In "The Listeners" who is the traveller expecting to meet in the house?
The difficult thing about this poem is that it does not provide a lot of clear information, instead leaving most of it up to the reader to guess at what might have been going on. While this enigmatic trait makes the poem difficult, it also lends it quite a bit of appeal, making it more intriguing, interesting and thought-provoking. If the author had just given us all of the details, and filled in all of the gaps, then nothing would be left up to the imagination. Instead, we are left with very little information, which injects our imaginations with all sorts of possibilities. It makes it a much more reader-involved poem.
If we look at the text, the only information we get about who the traveller might be expecting is the fact that he went to a very particular house--it was pretty obvious that he knew that was the house he was supposed to go to. So either he was given very specific instructions on where to go, or, he had been to the house before, and knew who owned it. However, when he gets to the house, he doesn't go in. He is perplexed that no one answers, but, he doesn't go in to double-check. This implies that he was expecting someone to be there, and to answer. If he hadn't expected and answer, he wouldn't have been bothered that no one did. He knocks several times, expecting a response. Then, it gets to him:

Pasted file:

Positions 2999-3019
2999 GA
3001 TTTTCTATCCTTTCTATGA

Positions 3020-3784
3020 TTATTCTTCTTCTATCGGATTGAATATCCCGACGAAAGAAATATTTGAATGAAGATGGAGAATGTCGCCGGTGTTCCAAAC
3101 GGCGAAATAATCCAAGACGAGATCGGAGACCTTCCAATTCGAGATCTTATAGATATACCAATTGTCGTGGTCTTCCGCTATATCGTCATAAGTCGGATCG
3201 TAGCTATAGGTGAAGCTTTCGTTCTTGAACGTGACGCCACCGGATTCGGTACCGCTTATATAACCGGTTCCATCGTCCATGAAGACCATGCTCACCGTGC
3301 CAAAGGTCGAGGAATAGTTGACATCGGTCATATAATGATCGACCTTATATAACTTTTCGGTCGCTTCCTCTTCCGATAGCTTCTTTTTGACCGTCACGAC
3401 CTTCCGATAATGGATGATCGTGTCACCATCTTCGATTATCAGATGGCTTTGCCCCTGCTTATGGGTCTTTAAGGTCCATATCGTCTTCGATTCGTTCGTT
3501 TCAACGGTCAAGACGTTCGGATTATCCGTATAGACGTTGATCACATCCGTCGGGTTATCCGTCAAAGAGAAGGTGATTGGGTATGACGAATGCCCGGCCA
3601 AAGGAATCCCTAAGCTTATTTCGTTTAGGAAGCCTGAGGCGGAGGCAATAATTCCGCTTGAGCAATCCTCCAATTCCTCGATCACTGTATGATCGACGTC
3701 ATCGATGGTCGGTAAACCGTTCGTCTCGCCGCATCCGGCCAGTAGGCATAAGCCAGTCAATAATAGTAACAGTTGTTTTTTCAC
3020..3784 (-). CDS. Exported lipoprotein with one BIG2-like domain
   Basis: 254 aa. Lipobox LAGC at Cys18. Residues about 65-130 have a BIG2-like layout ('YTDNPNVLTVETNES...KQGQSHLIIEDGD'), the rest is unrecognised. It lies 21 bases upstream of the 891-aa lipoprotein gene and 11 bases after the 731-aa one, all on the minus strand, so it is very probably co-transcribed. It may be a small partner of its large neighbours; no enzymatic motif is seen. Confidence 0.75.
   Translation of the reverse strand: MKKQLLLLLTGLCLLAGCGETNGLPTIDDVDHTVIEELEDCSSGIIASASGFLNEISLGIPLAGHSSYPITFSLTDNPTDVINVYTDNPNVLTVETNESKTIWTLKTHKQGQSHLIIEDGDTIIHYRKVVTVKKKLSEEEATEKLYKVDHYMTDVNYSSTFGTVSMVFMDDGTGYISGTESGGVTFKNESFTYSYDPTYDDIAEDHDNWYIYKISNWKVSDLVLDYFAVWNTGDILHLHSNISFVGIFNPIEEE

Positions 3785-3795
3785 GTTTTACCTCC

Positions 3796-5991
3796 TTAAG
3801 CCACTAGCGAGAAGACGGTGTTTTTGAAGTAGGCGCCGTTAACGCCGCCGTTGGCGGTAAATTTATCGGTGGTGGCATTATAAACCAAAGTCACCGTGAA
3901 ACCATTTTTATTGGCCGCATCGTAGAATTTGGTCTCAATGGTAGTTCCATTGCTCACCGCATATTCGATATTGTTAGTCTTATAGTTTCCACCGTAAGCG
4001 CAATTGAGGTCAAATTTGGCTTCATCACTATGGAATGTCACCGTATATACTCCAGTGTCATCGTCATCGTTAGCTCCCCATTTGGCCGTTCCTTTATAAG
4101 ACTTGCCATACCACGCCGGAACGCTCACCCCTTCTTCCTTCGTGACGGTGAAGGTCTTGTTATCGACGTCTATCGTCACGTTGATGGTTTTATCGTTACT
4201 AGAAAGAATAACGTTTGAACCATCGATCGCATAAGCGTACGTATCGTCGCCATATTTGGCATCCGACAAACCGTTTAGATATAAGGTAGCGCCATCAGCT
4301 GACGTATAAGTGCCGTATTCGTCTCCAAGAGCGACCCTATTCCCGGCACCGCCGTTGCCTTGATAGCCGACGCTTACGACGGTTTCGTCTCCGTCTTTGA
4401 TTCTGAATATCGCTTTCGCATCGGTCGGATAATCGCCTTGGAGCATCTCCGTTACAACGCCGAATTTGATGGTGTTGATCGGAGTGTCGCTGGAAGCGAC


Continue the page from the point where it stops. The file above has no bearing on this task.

"He felt in his heart their strangeness,
Their stillness answering his cry,...
For he suddenly smote on the door, even
Louder, and lifted his head:--
'Tell them I came, and no one answered,
That I kept my word,' he said."
Here, we get more clues to his expectations. First of all, he senses that someone is there, listening. He then shouts his message, referring to "They." So, he was expecting not one person, but several, and these people were important enough to inform that he had kept his word to them.
So, we don't know exactly who he expected. We can infer that it was a group of people that he had promised something to, and to whom it was very important to deliver the message that he had remained true. For the rest--what the promise was, what he was on a journey doing, who these mysterious people were, and who the "phantom listeners" were--is left to our imagination. I hope that helped; good luck!
the writer does leave the unanswered questions to the readers imagination. the traveller had come to visit a group of people whom he had long ago promised to do one day. but it could not have been an ordinary visit as the setting and timing of the traveller reaching the house is one silence and darkness as if this meeting were to be a secret.
Probably he had been in a far away country and was going to meet a friend whom he had promised to meet.